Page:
Then there are other horror stories of having a changing room, but being kicked out of it when the main talent of the day arrives on the scene. The star wants a space of their own space (and understandably so), but it’s the dancer that pays the price. I know of a group of dancers that were kicked out of a changing room before they were fully ready to go on stage. Then to add insult on top of injury, security wouldn’t allow these same performers to view the show from the changing room and even worse; allow them to get their personal items (clothes, bags, etc), until the star left the changing room at the end of the show. Talk about feeling like a second class citizen!!!!!

Like I said before, a changing room should be a workplace no brainer. It provides a dancer with a space to change into costume and some much needed privacy. And privacy to a performer equals time to collect themselves both mentally and physically for stage work. For example, performers go through a series of rituals that can include stretching, clearing their minds, controlling last minute nervousness (a.k.a. butterflies in the stomach), quick mini- rehearsals, and/or group prayers. The end result is a better on-stage show that satisfies the paying audience, which spreads positive word of mouth, that will generate more business future events. For example, those of you who have attended an Albert Torres event in LA know that his name on an event signifies an excellence in standard. I’d put an Albert Torres event against the best, and his is better pound for pound. E-nuff said

Addie-Tude Dance Company (courtesy of Justsalsa.com)

The last time I looked, dancers are not camels. Bottom line: We get thirsty. I’ve been to events where promoters hadn’t thought of supplying water to dancers. People don’t realize how much water you can lose on the day of a show. A dancer could be a little nervous, gone to the bathroom a more times than usual, maybe not drink as much liquids as they should have. No was asking for anything fancy. No Avian was needed. A little portable water cooler with some dixie cups would have been fine. Most of the time there is no water fountain in sight; just dehydration, the dancer and a floor to collapse on. I can personally remember one show, on a hot afternoon, where everyone was waiting to go on stage. We had all been around for a while, gotten changed, warmed up and were ready to go. In all the time we were there, no one thought of giving us water. We weren’t asking for the house’s best wine, or even soda, just a simple glass of water. The guys got sick of waiting. We took some cash, quickly left the room, headed straight to the closest bar and bought several bottles of water for everyone on the dance team. No one realized how thirsty they were until we broke open the water bottles. It was like we had found an oasis in the middle of a dessert. What kills me is that with a little planning, water shouldn’t be a major expense for a promoter. Again, I think this is more due to lack of planning than anything else.

Dancers, like everyone else have certain biological functions that need to be taken care of. Access to a bathroom is one of the most fundamental requirement in every workplace. E-nuff said on this topic.

If the kitchen is considered the main workplace for a Chef, then the stage is the main workplace for a dancer. Incredibly many people overlook this major-little detail. Many career ending injuries occur from dancing on poorly designed dance floors. The severity of these injuries can range from simple sprained ankles and pulled muscles to serious broken bones, torn ligaments (i.e knee joints) and dislocated joints. I’ve seen many salsa/mambo dancers perform on uneven floors, floors with slight gaps between floor panels, floors covered in grooves, floors with sticky surfaces or with unmoved electrical/sound equipment cables laying over it. Sometimes they are asked to work on stages to small for the number of dancers expected to perform on it. Yet what amazes me most is that mambo dancers usually manage to overcome many of these problems. I said usually, but not always. For example, famed mambo dancer, performer & choreographer Eddie Torres once told me a story where he and his wife Maria were dancing on a floor so bad that it literally tore up their shoes and their feet. The couple continued dancing only because of their fierce dedication, professionalism and showmanship to their art and living up to the concept of the "show must go on". On another occasion I witness a well known DJ assist a choreographer sprinkle talcum powder on the floor so lessen the stage surface’s stickiness and lower the chances of dancer sprained ankles/knee injuries that could result from dancing on it. The kicker to this second story was that it occurred during one of those dancer showcase type world conventions.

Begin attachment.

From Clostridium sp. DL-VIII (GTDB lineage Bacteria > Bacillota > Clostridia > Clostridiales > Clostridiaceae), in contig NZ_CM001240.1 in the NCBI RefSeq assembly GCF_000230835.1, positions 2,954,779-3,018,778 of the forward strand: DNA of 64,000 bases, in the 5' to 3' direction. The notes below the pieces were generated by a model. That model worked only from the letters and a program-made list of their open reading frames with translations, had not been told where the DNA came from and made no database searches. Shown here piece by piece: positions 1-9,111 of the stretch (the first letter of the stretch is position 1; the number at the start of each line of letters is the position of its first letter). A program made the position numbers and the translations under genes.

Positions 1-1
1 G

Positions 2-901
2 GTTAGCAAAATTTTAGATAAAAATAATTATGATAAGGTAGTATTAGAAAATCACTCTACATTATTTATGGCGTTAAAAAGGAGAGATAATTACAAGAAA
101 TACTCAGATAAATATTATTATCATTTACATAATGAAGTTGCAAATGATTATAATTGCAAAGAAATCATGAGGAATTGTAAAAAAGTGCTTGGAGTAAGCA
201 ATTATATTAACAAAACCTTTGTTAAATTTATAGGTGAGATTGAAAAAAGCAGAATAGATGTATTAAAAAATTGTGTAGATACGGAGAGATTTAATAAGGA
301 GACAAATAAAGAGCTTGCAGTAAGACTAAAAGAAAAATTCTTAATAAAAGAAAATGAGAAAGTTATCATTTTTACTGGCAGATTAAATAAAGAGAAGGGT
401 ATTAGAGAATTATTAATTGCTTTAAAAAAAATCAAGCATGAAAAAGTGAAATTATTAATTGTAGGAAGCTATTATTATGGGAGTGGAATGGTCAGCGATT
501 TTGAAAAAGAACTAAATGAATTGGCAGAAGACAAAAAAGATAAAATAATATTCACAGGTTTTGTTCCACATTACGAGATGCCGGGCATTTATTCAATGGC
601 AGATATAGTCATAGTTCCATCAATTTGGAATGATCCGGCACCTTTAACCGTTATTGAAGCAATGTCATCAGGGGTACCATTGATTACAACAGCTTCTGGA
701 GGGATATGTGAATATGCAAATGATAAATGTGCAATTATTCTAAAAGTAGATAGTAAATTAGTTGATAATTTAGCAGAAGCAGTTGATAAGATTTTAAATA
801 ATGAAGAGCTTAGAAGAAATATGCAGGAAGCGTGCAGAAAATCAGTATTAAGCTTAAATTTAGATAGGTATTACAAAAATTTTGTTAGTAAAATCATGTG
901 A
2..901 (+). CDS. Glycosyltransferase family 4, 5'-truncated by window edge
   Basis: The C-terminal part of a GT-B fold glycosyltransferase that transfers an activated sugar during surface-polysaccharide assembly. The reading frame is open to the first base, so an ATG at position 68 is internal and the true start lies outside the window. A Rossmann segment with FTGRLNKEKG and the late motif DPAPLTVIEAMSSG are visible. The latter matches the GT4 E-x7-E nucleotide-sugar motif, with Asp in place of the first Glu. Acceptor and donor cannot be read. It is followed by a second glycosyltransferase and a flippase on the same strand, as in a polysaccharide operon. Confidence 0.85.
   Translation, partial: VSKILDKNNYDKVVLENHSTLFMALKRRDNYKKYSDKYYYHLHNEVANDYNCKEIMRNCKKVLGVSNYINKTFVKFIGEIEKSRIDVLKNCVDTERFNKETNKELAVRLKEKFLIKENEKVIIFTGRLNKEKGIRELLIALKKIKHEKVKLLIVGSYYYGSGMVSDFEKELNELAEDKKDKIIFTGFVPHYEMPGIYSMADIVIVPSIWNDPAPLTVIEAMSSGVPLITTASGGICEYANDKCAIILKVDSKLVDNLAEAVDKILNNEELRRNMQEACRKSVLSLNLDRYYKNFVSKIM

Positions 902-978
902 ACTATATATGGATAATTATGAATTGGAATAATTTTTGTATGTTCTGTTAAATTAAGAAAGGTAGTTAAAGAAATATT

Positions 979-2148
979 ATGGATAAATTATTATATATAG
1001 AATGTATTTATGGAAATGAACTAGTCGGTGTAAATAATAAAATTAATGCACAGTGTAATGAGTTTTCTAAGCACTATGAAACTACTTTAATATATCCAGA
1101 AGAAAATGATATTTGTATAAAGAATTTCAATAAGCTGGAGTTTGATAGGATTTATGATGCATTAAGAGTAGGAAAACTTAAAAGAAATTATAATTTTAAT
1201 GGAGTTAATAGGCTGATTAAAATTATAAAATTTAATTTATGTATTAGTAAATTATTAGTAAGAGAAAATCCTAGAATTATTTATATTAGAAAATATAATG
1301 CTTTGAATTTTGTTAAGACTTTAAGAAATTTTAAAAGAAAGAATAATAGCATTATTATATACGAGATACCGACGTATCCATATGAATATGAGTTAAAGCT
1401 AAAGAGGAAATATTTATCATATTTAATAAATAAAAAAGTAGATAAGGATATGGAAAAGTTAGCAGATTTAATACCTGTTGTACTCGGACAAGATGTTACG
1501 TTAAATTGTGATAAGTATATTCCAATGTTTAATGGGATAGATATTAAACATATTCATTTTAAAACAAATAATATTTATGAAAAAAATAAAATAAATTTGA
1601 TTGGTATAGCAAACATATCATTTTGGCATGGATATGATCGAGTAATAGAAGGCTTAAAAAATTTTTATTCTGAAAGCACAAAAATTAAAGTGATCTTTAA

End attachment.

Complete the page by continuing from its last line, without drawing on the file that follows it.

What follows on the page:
Jimmy Anton Dancers
(courtesy of Justsalsa.com)

I don’t think that anyone in their right mind would abject to any of the four basic work conditions listed above. For the most part these are all items that will cost little if nothing for promoter. On the other hand, this is not meant as an attack on promoters, but as a tool of enlightenment for those organizing events entailing the use of mambo dancers. I personally don’t think promoters maliciously forget these things to dancers out of disrespect, but out of ignorance. Most of the time its simply because they don’t know any better. It could be because promoters usually don’t think of everything or we as dancers are too scared to ask for things. Unless we as a collective group of individuals ask, how can we ever expect them to know.

No matter how you look at it, salsa/mambo dancing is still a business, an art and a profession. A lot of money, time & hard work goes behind putting together these performances in order to make them sharp and entertaining. Its an art form that has been going through a growing process over the last few years. Mambo is breaking new ground, becoming more popular, better known and widely excepted. Its going through the same metamorphosis that Jazz did decades ago when it was considered a street art. Now look at Jazz, we see it showcased in such entertainment forums like Broadway or at Lincoln center. If Jazz could do it, then so can mambo. The best way to tackle this problem is to think big, but start out small. Its important to know where we’re at, but never lose sight of where we would like to be. I guess what I’m saying that until we think of ourselves as professionals, then no one will treat us like one. And it all starts in the workplace and having a little respect.

See you on the dance floor - Manny Siverio